Understanding the North Preston's Finest gang linked in deaths of Calgary girl, her mother
Gang has been active in drugs, prostitution since the 1990s
Editor's note: A previous version of this story incorrectly stated "many people in the community, sadly, end up getting involved in gangs." The story further stated there are "no businesses there, which really means no opportunities" in the community. In fact, there are businesses and successful entrepreneurs in North Preston. The earlier story also stated there are "basically two streets" in North Preston, which is also incorrect.
Accused killer Edward Downey has ties to North Preston's Finest, a gang based in Nova Scotia known for recruiting girls and women in the Maritimes and forcing them to work as prostitutes across the country.
Downey used to live in the Halifax area. He is charged with first-degree murder in the deaths of Sara Baillie and her daughter, Taliyah Marsman. Funerals for the victims will be held Thursday.
The 46-year-old also has a lengthy criminal record in Alberta, with convictions for drug trafficking and possession of a firearm. He was also convicted of aiding someone to engage in prostitution.
Few people in Calgary had heard of North Preston's Finest prior to this case making headlines, so to provide added understanding of who they are and how they operate, Angela MacIvor — an investigative reporter with CBC Halifax who has covered the gang for several years — spoke to the Calgary Eyeopener.
- Edward Downey, charged in death of Taliyah Marsman, has Halifax ties
- Edward Downey a career criminal who was violent against women, parole documents show
Q: What can you tell us about this gang North Preston's Finest?
A: It's a gang based out of North Preston, that's a community located about 20 minutes outside Halifax and it is a black community. I know that may sound odd to say in 2016, how can we identify a community as one race, but North Preston is in a bit of a unique situation because it's where a lot of black settlers were given land 200 years ago. I'm only saying this for context because North Preston is a very close-knit community, families have been there for generations.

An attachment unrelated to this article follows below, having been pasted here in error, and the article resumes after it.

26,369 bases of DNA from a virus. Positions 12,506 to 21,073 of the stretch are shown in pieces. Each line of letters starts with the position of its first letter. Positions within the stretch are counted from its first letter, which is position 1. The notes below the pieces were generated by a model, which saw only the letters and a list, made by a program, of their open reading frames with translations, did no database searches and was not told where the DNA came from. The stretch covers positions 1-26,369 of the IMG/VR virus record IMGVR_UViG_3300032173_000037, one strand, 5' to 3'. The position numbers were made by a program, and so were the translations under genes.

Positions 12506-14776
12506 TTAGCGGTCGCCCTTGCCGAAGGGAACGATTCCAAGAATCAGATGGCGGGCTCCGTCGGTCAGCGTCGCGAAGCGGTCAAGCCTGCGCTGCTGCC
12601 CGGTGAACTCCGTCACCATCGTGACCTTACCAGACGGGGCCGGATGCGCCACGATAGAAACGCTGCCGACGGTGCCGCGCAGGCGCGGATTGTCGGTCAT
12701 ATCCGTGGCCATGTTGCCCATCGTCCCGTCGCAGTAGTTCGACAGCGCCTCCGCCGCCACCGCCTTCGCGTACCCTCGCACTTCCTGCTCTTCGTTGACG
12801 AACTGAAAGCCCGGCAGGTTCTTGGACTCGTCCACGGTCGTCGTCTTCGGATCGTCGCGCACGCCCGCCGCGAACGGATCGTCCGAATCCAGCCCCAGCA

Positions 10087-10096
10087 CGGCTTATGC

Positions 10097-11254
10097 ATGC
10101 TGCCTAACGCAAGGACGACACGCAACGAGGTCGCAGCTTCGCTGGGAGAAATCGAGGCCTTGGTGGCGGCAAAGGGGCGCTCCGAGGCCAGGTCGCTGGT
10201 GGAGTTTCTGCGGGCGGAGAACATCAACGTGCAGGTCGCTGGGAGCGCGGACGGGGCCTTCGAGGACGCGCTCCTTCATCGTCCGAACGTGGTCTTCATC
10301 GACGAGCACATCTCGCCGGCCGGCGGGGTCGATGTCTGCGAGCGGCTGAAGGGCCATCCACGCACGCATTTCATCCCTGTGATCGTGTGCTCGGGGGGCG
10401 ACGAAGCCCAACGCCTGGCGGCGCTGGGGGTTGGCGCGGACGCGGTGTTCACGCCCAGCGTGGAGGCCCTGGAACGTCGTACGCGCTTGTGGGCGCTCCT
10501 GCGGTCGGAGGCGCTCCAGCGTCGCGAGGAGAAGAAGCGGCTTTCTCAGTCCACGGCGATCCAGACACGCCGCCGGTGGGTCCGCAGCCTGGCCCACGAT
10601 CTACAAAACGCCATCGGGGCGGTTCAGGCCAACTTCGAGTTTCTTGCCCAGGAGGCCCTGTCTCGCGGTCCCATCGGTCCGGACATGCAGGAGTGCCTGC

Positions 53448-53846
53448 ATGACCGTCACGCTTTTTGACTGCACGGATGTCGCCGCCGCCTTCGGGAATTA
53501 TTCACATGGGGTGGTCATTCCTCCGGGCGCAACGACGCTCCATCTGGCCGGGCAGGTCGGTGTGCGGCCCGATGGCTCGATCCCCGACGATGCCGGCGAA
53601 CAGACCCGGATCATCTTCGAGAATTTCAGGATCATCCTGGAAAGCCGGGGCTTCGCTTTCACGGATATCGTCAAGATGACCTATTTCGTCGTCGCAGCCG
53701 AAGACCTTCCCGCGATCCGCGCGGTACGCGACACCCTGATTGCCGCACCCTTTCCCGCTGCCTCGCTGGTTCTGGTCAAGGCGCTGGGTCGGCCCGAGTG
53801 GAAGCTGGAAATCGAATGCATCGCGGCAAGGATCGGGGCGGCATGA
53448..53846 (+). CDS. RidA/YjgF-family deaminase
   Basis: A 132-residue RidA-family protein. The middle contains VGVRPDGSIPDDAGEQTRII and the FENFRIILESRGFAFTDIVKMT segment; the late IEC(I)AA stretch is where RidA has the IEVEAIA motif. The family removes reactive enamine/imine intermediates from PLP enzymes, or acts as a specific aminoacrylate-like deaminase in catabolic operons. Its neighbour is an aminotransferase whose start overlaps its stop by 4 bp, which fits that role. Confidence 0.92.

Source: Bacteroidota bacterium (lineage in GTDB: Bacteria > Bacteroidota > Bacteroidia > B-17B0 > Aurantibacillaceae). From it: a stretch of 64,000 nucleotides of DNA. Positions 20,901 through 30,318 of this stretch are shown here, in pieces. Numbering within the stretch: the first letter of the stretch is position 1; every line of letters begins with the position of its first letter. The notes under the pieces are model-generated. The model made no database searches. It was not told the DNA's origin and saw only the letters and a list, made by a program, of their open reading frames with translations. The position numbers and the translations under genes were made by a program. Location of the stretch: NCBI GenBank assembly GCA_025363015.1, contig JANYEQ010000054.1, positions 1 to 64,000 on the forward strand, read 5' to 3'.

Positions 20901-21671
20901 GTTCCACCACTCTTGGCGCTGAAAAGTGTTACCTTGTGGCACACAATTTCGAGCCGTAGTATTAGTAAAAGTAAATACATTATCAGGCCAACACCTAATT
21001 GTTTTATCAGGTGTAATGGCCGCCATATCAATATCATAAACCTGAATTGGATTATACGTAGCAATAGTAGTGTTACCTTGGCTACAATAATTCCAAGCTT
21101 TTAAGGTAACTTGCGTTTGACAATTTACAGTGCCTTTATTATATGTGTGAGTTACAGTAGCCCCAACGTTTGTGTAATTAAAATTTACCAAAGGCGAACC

Q: Can you tell us about the gang's history?
A: North Preston's Finest, they're also known as NPF — that's usually how we refer to them here, they've been in operation since the early '90s and police in Toronto really exposed their operations way back then after officers in downtown Toronto were talking to girls on the streets back in '91 and '92 who said they were from Nova Scotia and were being held against their will by pimps. So police started investigating that and they traced the prostitution ring and found out a few of the leaders were based here in North Preston and ended up putting them in prison.
Q: How do they recruit their members, both men and women?
A: They're able to recruit men, and I should say young boys, because it's really an easy way to make money. When these young boys see their brothers or cousins rolling into the community ... from Toronto or Calgary or wherever they happen to be living, and they come into North Preston with their luxury cars, the big chains around their neck worth $100,000, it's tempting. As for women, there are women in the community who become part of the gang through affiliation, through family, but it is mostly led by the men.
Q: But there are women who get involved in it as prostitutes?
A: Yes, a lot sadly. What happens is they end up recruiting young women and girls, and I'm talking girls as young as 13, 14, 15 years old. What they do is convince them to sell their bodies for sex. What it usually starts out as is what's called the "boyfriend technique." That's when one of these pimps makes their target feel like they're in a relationship. They make them feel special, they buy them jewelry, take them to the spa, out to dinner, but then what they do is take them out of their comfort zone, away from their family, usually out of the province ... then the abuse starts and that's when the death threats start. So these pimps are really master manipulators in the sense that they target the most vulnerable, usually girls living in group homes or runaways, then they get them into a situation they can't get out of.
With files from the Calgary Eyeopener